"When was that?"
"Millennia ago." She said it so simply and happily that it took a moment to register.
"You're… that old?" He looked at her with a tinge of awe.
"Mm-hm. Why do you ask? I mean, it's unusual for a new spirit to ask me questions about myself. You usually have more on your minds."
"I always have an interest in those who have been kind to me," Kurama said.
"Oh." He saw her considering that with such innocence that he now felt sorry for what he was about to do.
"Don't you have somebody in the Spirit World who takes an interest in you, Botan?"
"You mean friends?" She laughed, a little nervously. "Of course. The other spirit guides and I are very close, and—"
"What about men?" He moved closer, but didn't quite enter her personal space.
"Some suitors, yes." There was the fixed smile again, and now a tautness about the eyes. "But I'm really much too dedicated to my work to pay them any attention. You know?"
With that, she inched away, but he moved closer still. "For thousands of years, you've never…?"
"Never wha—" But he cut her off by bracing the back of her neck with his left hand and covering her mouth with his own. She squealed and tried to move away, but he was insistent, and to his delight, he found that kissing was just as good even in a non-corporeal body. Apparently, she found the same to be true, and after a longer pause than necessary, she moved away from him.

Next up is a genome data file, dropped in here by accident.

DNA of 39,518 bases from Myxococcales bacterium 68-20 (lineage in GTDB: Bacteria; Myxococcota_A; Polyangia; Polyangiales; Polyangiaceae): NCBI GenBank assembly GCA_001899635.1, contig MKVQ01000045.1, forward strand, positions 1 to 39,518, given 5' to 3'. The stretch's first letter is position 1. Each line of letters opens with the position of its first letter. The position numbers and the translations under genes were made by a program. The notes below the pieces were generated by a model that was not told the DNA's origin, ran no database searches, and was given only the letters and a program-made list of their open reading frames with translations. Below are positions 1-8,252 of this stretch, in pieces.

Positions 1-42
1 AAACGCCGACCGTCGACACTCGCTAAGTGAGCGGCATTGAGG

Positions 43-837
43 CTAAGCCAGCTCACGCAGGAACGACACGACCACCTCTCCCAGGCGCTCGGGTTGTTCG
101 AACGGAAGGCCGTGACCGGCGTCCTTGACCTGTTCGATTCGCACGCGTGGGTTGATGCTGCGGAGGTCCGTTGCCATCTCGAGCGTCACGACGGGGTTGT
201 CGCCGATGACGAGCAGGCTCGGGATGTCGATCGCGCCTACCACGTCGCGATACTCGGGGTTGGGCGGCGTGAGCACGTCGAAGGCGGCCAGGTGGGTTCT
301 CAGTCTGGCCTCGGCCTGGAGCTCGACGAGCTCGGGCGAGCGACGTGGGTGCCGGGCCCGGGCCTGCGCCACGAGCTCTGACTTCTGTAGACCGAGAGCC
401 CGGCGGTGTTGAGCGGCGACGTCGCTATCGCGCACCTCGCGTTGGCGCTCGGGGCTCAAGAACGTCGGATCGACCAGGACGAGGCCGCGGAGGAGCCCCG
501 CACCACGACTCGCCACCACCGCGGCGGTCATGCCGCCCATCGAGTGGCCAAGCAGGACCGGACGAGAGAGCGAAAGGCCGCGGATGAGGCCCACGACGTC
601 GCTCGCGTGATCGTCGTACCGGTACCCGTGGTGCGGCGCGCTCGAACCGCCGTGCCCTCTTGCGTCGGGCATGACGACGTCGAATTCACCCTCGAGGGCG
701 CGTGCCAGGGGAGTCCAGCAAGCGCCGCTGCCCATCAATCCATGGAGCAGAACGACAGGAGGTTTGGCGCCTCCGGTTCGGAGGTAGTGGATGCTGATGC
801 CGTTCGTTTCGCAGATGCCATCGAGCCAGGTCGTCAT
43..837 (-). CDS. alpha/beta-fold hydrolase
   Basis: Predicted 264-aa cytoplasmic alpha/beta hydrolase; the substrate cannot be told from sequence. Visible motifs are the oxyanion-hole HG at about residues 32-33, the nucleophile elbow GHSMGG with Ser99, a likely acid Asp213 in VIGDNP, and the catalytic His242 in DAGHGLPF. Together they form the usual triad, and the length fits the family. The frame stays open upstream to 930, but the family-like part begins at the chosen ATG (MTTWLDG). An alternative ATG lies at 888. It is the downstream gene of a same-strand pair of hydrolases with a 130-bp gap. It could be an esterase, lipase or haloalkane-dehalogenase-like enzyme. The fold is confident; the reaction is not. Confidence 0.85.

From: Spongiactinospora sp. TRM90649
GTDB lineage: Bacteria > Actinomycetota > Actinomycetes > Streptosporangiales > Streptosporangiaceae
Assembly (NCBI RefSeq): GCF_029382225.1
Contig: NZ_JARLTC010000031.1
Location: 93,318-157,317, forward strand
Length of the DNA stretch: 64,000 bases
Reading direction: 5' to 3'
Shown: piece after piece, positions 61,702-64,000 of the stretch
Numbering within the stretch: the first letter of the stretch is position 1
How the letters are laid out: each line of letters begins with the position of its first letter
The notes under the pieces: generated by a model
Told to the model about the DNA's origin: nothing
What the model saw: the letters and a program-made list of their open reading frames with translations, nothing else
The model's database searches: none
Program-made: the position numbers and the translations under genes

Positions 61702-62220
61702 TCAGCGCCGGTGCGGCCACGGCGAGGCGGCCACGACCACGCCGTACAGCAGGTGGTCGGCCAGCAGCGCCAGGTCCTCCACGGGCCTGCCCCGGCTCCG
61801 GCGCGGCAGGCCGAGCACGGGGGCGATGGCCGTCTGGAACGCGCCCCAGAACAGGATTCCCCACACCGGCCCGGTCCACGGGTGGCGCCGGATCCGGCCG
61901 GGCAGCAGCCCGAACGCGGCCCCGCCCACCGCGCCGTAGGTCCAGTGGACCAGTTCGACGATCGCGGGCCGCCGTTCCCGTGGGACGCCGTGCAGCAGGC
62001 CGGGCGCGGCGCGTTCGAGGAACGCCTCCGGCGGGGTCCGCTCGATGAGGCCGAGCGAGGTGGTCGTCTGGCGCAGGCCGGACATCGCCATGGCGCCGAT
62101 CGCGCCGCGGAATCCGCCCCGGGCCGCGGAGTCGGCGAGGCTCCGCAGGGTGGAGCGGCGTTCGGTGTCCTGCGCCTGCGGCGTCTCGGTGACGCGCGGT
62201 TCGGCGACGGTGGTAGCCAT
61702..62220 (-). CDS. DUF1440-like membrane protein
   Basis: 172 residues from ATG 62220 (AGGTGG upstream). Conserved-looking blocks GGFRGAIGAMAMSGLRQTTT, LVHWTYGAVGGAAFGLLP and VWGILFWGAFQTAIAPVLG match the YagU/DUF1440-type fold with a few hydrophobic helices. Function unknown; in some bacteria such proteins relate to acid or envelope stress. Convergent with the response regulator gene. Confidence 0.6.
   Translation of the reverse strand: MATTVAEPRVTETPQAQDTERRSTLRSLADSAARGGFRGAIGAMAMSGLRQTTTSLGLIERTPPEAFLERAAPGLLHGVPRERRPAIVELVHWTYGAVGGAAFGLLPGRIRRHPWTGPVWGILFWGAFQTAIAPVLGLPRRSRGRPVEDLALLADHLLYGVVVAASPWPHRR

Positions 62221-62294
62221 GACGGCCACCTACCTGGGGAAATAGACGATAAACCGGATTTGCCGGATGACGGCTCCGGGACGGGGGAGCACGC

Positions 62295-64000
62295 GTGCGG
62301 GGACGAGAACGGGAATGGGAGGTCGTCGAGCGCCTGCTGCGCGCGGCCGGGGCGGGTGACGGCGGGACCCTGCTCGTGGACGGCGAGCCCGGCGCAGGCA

He grinned at her, green eyes shining. She frowned, but there was a deep blush in her milky cheeks.
"Kurama, I'm sorry if I gave you the wrong impression."
"Well, I'm very flattered and all, but—Hey, what are you doing with that?"
"This?" He grinned and stood up, hefting the object he'd grabbed with his right hand during the kiss. "I believe I'm stealing it."
He threw her oar into the air and leaped to meet it. The wooden oar accepted his weight with a little bob.
"Kurama, no! You'll never get to the Spirit World at all without me to guide you!"
He looked down at Botan, who apparently couldn't fly without the oar. "Who says I'm going to the Spirit World?" He steered in several directions, quickly getting the hang of it. Laughter spilled from him. What a delightful tool! "I'm not quite ready to 'divest myself of mortality,' Botan. Goodbye!"
"No! Kurama, come back here and be good! You don't know what you're doing! Come back here!"
Ignoring her cries, Kurama rose into the air, passing above the tree boughs and tall layers of canopy until he reached the sky above the forest. Now he saw his home for the first time from a new angle, with sunlight striking the green leaves and creating a glare that almost hurt his sharp eyes. The birds he'd always heard in the morning and at still time with close friends flew in great flocks and little, colorful groups, creating a loud, lively song. He laughed again in joy, and soon was out of sight.
To be continued in Chapter 2.